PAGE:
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Monday, November 08, 2004


Mind how you go

Last Saturday's train crash in Berkshire, in which seven people were killed when a high-speed train hit a car on a level crossing, has reminded me of the public's curious attitude to travel safety and their often irrational perceptions of risk. People demand higher safety standards for rail travel, regardless of the cost or practicality, while resisting stricter driving laws. This double standard translates into populist government policy.

The Hatfield train crash in 2000 (caused by a broken rail) led to the imposition of severe speed restrictions throughout Britain's railway network for several months while rails were checked for cracks. But the Selby train crash in 2001 (in which the driver of a Land Rover fell asleep at the wheel and drove off the highway, down an embankment and onto the tracks) did not lead to any equivalent speed restrictions on the roads, nor were the parapets of road bridges over railways systematically inspected.

For all the recent fears about sloppy railway track maintenance, rail travel remains an extremely
safe form of travel. Tragic though the seven deaths in last weekend's accident are, we should remind ourselves of the remarkable fact that so few people were killed when the train in question was carrying nearly 200 passengers at 100mph. It is 18 years since a train passenger in Britain was last killed in a collision with a vehicle on a level crossing. In contrast, ten people are killed on average per day on British roads.

While Sunday's tabloids described last weekend's train crash in terms of "carnage" (and other predictable hyperboles), the daily toll of road deaths rarely makes the news, even in the rural weekly press.

Meanwhile, the renewed demands for rail 'safety' have bordered on the ridiculous. For example, the trades union RMT has called for the replacement of all level crossings with a tunnel. There are nearly 8,000 level crossings on the British railway network. Replacing each one with a bridge or tunnel, at an estimated cost of £1 million each (probably a conservative estimate) would cost around £8 billion - a totally disproportionate investment in view of the few lives it might save. Ironically, the Selby disaster occurred despite there being a bridge rather than a level crossing.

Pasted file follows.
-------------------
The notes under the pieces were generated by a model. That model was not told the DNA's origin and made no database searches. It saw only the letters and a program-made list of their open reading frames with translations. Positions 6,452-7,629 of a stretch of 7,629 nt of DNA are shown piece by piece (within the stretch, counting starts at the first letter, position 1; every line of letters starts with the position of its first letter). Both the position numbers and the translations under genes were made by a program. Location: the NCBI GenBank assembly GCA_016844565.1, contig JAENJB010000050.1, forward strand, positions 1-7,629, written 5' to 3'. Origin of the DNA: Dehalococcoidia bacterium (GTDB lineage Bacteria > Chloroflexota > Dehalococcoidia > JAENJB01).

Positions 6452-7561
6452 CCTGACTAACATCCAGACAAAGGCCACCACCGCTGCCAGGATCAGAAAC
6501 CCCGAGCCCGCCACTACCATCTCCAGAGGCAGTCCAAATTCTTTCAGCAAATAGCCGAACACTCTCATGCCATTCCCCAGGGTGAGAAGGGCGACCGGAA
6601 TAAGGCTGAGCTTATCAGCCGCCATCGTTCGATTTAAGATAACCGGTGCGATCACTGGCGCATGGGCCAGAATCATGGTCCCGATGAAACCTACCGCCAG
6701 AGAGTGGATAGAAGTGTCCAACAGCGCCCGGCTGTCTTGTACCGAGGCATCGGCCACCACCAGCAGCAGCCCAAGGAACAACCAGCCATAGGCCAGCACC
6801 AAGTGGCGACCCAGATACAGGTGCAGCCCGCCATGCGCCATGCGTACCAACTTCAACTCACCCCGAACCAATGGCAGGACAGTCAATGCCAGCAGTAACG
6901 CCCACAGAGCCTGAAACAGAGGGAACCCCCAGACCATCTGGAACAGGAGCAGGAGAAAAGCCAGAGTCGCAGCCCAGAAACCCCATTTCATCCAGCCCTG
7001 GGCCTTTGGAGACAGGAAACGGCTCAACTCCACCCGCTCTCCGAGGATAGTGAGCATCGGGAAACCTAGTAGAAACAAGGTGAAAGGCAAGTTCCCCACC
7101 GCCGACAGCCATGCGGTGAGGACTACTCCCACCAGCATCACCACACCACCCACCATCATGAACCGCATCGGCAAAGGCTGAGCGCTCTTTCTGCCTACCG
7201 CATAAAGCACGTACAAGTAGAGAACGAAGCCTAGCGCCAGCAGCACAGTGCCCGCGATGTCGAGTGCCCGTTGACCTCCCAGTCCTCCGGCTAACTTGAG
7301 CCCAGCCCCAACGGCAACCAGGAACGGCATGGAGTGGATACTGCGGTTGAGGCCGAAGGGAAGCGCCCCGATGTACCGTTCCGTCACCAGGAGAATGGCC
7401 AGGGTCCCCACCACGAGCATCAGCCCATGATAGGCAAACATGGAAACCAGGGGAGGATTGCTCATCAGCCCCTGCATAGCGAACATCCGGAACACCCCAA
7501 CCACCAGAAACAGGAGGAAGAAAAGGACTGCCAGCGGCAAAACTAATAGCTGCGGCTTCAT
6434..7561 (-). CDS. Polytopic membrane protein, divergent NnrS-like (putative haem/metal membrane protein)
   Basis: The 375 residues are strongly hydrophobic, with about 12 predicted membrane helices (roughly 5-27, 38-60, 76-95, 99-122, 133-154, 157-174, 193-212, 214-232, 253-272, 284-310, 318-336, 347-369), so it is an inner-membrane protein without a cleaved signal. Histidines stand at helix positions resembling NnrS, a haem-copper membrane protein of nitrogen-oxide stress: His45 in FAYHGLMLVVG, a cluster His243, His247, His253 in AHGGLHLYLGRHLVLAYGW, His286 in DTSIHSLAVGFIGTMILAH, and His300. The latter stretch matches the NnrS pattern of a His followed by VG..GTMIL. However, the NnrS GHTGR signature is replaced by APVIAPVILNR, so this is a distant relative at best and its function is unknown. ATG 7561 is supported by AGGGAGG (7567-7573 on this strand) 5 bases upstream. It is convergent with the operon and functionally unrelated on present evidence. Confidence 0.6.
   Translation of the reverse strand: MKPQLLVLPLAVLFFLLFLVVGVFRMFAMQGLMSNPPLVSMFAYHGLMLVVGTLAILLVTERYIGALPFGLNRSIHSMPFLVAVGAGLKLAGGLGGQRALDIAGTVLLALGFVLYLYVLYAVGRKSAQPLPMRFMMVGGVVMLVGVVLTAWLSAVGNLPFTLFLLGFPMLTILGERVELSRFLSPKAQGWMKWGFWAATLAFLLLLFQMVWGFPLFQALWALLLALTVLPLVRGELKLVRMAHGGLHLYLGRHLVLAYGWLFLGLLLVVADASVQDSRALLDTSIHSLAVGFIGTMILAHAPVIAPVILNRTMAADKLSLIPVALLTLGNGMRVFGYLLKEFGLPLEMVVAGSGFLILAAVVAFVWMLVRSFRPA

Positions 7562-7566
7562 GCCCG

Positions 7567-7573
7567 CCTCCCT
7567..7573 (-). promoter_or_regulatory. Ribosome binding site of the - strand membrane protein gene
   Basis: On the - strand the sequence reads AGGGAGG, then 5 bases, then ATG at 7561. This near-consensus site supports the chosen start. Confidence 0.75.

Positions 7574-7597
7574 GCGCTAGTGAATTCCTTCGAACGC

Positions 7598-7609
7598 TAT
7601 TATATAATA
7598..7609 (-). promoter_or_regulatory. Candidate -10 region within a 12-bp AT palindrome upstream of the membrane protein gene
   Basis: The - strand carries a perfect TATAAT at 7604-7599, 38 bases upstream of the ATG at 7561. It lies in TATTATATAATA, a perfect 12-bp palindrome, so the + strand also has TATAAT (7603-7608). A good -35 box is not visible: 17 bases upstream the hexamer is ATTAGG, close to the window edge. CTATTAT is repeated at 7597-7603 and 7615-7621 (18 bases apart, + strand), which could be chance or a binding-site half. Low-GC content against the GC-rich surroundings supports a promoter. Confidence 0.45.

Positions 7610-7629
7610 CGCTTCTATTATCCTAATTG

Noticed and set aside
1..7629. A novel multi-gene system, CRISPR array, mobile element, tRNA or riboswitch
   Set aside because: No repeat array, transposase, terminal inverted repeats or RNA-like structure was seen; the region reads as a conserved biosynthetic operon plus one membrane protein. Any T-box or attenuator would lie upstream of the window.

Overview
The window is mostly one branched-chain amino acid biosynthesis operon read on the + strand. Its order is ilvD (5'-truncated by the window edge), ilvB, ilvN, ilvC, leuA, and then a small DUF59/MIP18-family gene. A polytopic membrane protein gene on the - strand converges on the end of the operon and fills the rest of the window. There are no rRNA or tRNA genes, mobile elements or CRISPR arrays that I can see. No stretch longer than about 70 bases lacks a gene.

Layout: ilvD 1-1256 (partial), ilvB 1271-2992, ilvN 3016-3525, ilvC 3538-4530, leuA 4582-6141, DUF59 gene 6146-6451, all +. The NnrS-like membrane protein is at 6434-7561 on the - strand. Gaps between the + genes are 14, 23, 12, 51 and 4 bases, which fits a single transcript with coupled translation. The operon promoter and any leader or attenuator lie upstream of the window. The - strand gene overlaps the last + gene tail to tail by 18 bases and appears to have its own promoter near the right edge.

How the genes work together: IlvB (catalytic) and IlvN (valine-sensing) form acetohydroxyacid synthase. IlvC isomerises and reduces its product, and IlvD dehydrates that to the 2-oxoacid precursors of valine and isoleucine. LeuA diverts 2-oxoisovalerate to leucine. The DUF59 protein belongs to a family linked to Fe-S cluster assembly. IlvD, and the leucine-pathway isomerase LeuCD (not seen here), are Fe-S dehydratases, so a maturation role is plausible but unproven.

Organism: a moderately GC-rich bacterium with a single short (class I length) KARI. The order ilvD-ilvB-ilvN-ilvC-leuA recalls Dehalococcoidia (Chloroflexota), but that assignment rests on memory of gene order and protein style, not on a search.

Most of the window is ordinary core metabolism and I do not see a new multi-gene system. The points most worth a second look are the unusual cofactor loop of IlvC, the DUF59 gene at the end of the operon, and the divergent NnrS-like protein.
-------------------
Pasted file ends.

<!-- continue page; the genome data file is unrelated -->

Popular emotions run one way on rail safety but in the opposite direction on road safety. Despite all the deaths each day on the roads, there is little popular support for tougher road safety measures. Speed cameras are hugely unpopular and the tabloids have turned the people who vandalise them into folk heroes. The BBC TV car show
Top Gear is largely devoted to promoting high-performance sports cars and regularly gets cheap laughs by lampooning speed restrictions and other safety measures. A popular middle class whinge against the police is that they should be "out catching real criminals" instead of policing the roads. Really? When ten times as many children are killed by motorists as are murdered in Britain each year?

Sensing a popular mood, the Conservative Party complains of a "war on motorists" and has even promised an election platform of raising speed limits and removing speed cameras. Few people seem to consider this irresponsible or odd.

What explains this hypocrisy? My theory is that it is about power and autonomy. Driving a car gives people a sense of freedom and control (even though they may be crawling in first gear in a traffic jam). Take a train or a plane, however, and you are in someone else's hands.

In this, as in so many issues, it all boils down to selfishness and unreason.

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